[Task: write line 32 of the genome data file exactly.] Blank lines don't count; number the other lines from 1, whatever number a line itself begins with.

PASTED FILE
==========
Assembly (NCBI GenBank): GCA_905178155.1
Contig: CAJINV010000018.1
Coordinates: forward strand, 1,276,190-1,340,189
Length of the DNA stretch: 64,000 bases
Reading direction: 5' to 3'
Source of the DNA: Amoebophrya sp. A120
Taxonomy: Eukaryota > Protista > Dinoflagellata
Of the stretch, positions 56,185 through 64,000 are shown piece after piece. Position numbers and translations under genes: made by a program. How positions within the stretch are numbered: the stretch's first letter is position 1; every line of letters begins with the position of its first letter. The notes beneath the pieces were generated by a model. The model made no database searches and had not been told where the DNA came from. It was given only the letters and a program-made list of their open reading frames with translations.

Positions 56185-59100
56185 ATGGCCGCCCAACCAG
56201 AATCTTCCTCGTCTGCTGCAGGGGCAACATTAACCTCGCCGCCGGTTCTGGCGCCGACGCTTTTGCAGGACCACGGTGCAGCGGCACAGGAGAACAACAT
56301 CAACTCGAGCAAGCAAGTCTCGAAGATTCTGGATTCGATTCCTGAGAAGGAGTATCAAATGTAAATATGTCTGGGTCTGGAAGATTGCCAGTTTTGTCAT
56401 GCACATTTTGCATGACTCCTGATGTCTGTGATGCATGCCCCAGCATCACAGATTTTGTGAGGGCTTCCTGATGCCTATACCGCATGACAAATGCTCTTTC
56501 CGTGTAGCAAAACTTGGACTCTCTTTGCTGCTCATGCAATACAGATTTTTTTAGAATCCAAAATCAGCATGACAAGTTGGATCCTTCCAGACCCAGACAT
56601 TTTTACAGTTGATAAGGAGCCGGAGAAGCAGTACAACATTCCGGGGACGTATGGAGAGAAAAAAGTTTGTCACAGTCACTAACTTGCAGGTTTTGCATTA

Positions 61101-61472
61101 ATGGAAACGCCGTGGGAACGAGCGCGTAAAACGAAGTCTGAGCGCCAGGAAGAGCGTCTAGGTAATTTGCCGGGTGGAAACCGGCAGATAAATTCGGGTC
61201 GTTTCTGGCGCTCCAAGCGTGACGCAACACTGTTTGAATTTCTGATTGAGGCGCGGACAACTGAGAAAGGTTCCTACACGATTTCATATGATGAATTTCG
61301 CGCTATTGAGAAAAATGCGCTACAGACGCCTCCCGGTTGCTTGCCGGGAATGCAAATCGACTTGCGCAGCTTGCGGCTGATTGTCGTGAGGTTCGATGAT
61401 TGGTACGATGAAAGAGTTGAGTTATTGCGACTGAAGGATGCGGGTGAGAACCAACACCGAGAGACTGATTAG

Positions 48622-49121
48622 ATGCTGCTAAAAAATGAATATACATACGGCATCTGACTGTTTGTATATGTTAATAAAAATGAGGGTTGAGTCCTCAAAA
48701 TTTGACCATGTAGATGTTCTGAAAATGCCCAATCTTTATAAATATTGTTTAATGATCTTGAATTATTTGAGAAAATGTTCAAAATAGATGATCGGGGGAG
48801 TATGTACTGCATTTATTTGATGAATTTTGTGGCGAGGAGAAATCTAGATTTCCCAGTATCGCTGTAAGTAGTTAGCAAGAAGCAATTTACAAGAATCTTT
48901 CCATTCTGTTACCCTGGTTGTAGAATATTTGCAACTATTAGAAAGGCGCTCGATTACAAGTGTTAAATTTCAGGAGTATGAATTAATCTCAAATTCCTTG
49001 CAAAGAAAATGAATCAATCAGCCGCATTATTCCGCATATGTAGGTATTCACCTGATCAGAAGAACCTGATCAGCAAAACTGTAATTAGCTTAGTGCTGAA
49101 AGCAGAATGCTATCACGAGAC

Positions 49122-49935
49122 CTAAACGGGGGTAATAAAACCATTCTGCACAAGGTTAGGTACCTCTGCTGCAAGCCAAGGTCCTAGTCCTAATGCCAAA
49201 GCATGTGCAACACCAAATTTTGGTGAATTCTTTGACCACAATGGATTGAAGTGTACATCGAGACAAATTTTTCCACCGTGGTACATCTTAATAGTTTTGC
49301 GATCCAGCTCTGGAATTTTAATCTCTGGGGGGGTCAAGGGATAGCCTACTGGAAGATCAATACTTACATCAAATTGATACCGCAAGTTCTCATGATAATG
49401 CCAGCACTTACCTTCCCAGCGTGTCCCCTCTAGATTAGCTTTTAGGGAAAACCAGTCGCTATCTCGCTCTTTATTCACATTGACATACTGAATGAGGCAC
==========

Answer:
49401 CCAGCACTTACCTTCCCAGCGTGTCCCCTCTAGATTAGCTTTTAGGGAAAACCAGTCGCTATCTCGCTCTTTATTCACATTGACATACTGAATGAGGCAC